Evo6point5 wrote:Well ok, so 30kmh cycling vs 6-7kmh and you consider the risks to be the same? that's why these arguments are impossible, because people are so unrealistic. Tbh I don't recall ever falling over and injuring myself walking and if I do I'm pretty sure it wont hurt like a cycling crash does.

I don't see the need for me to attempt to promote MHL's in Europe, I don't live there nor take it upon myself to try and change the world. The law is in, I agree with it, the onus is on you to provide the evidence if you want it changed.

I agree there are motorcyclists that don't support the law, and drivers that don't wear seatbelts etc but that's the way it is, I honestly don't see the point whining about it.

I ride my bikes, I wear helmets, If others don't ride purely because they have to wear a helmet, it's their loss. I don't see it my (or anyone on the forum) job to do everything in my power to make people ride or to stand on a soapbox and quote irrelevant statistics.

As I said before, I would highly doubt that there are thousands of people sitting at home thinking, "damn, I really wish I could ride to work, if only I didn't have to wear a helmet". Even where that is presented as an argument against cycling, it must be considered that it is more likely to be quoted as a reason if given as an option than, "I don't ride because I'm just another fat, lazy Aussie".

It's funny that people are so passionate about this, and really don't see the point myself. If you don't want to wear a helmet, then don't but don't whinge when you get a ticket or expect public health to come to the rescue (and before you cite countless other examples... I no doubt would agree that smokers, the morbidly obese etc shouldn't be entitled to public health coverage at taxpayers expense either if the medical condition is a result of choice).

Evo, do you exercise much? Do you exercise HARD very much? Do you compete physically, or have you done so in the past?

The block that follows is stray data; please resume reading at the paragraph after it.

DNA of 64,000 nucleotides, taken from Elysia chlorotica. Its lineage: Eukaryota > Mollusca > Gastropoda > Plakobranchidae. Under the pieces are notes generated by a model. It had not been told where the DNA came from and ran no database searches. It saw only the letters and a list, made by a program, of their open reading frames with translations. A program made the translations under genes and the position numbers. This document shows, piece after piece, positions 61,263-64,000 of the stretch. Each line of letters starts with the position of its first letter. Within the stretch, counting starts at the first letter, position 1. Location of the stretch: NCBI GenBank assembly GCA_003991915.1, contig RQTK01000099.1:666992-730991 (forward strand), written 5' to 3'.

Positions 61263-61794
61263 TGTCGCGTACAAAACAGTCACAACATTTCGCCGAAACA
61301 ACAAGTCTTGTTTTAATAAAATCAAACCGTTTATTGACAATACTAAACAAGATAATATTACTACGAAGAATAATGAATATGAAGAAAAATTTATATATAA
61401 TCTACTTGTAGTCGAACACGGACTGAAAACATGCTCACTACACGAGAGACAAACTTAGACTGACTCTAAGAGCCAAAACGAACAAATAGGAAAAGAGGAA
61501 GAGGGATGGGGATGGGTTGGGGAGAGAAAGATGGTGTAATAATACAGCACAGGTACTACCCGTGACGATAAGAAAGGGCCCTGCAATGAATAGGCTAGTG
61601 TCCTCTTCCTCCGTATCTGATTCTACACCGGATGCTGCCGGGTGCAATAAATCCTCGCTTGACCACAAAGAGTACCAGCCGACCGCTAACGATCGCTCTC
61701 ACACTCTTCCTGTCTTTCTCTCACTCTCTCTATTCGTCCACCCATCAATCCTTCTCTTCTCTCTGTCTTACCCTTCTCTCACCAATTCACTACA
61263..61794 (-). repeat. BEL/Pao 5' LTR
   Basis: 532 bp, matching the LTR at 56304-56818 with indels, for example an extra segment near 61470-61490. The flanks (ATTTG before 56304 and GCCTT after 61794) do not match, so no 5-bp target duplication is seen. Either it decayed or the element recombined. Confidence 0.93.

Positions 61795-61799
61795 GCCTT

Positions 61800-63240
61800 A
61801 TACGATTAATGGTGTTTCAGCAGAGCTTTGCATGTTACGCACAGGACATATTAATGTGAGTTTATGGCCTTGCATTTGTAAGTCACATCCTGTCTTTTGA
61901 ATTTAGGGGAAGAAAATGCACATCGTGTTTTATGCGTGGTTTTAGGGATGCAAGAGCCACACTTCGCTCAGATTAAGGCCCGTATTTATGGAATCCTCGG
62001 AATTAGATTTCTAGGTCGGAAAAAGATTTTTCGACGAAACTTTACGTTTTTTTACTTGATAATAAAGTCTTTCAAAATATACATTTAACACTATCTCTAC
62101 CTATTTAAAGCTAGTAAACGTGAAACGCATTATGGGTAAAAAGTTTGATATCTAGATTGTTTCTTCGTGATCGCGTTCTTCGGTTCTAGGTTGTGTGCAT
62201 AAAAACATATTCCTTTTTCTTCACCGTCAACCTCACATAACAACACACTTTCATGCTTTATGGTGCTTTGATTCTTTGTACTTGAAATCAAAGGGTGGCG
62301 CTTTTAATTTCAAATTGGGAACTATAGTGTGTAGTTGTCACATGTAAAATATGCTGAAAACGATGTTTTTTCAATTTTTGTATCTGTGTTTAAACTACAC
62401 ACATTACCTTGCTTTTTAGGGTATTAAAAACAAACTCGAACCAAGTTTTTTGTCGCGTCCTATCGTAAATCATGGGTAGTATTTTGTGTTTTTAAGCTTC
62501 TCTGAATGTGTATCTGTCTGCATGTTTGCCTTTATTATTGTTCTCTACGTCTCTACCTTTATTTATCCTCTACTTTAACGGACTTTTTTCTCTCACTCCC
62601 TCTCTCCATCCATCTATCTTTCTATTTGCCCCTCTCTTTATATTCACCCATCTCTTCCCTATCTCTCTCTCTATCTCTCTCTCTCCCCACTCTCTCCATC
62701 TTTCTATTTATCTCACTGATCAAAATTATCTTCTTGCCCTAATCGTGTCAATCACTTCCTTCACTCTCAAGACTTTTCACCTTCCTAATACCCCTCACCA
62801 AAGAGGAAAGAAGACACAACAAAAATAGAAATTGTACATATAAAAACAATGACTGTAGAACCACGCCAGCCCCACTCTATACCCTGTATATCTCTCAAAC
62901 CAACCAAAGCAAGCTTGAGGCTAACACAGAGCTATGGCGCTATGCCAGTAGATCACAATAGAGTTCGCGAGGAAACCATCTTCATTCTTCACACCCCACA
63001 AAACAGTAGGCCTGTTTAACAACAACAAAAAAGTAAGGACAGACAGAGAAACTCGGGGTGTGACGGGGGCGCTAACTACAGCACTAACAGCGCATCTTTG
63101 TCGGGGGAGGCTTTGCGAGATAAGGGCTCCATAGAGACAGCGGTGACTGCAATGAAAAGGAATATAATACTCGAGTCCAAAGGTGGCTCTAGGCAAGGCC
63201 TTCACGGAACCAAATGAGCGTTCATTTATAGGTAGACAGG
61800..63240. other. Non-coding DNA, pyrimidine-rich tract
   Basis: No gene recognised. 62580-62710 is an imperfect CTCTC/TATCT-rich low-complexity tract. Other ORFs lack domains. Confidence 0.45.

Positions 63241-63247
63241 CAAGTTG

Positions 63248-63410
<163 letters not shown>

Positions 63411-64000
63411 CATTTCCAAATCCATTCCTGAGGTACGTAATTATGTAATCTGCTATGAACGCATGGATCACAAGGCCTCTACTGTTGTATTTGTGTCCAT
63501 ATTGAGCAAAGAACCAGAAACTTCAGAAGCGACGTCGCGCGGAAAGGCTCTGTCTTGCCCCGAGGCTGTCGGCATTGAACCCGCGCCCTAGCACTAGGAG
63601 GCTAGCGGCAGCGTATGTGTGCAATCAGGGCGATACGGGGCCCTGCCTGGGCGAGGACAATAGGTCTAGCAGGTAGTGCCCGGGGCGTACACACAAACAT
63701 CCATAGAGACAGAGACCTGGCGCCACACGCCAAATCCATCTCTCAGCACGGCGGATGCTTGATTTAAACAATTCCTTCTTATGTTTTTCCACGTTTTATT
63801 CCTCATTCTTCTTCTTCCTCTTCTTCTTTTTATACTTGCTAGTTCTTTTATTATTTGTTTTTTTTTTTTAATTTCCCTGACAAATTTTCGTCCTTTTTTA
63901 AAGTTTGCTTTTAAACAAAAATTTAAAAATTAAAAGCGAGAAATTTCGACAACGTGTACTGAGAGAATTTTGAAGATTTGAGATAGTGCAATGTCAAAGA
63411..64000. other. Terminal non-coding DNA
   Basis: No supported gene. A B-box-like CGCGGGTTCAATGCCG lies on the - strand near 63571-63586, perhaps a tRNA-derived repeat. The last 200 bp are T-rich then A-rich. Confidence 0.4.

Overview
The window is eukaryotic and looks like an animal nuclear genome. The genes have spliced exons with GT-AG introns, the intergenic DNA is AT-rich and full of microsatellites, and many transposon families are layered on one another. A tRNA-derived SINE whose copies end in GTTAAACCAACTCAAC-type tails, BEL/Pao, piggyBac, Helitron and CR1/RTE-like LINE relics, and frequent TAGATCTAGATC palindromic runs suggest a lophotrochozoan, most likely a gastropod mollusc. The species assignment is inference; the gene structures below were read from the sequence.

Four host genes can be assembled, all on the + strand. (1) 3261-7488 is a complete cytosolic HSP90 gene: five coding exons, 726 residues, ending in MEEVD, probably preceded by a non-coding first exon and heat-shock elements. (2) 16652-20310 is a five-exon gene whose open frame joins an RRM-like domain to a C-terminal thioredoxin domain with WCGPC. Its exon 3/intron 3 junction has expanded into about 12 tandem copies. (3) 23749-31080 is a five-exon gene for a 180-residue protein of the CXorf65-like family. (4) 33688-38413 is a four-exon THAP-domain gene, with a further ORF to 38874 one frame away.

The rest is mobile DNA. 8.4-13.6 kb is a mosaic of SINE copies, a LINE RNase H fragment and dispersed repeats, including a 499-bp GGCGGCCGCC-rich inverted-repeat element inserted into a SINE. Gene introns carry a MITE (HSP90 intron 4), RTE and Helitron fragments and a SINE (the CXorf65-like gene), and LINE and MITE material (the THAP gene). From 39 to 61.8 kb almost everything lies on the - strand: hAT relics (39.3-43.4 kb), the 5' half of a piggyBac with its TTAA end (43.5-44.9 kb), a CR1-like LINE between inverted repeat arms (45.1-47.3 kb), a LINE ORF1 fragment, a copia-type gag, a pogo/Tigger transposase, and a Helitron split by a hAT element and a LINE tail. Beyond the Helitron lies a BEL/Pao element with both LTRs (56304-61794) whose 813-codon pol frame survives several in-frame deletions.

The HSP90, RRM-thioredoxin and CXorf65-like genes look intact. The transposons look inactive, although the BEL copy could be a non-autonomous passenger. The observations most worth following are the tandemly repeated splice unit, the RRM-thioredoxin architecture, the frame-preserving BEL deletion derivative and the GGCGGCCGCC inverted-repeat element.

The body's ability to cope with tasks becomes progressively lower and lower as you go towards the threshold of effort - you push hard, and eventually you'll fail. Your brain's ability to keep up is diminished as well when you are knackered.

I'm riding 20km each way to work, 4-5 times a week, plus a Saturday morning. My ability to cope with 250-300kms of riding in a week over 12 hours is much higher than my ability to do the same distance over 10 hours. My body is less taxed, and more importantly my brain is less taxed as well. I can pay attention to what is happening a lot better if I'm watching the road, checking my corners, anticipating traffic. If I'm pushing 63kmh I CANNOT do all those things as well as I can at 20kmh. You're a smart enough fellow to understand the simple logic to this. It is a BIG reason why we don't let kids have the same responsibilities and risks as adults - because they physically cannot deal with as many threats and issues as an adult. One reason why you'd encourage a kid to wear a lid even if you don't, MHL or not.
The difference is 5kmh average is simple. The threshold is such a big difference... my 30kmh is the average person's 20kmh. They lack fitness to cope. That's the biggest thing - raw speed isn't the only issue at hand, it is also your ability to ride safely and deal with possible threats.... when you are tired and drunk, you can't drive as well as being alert and safe, true - regardless of your speed. A 60kmh alert is safer than 30kmh blind drunk.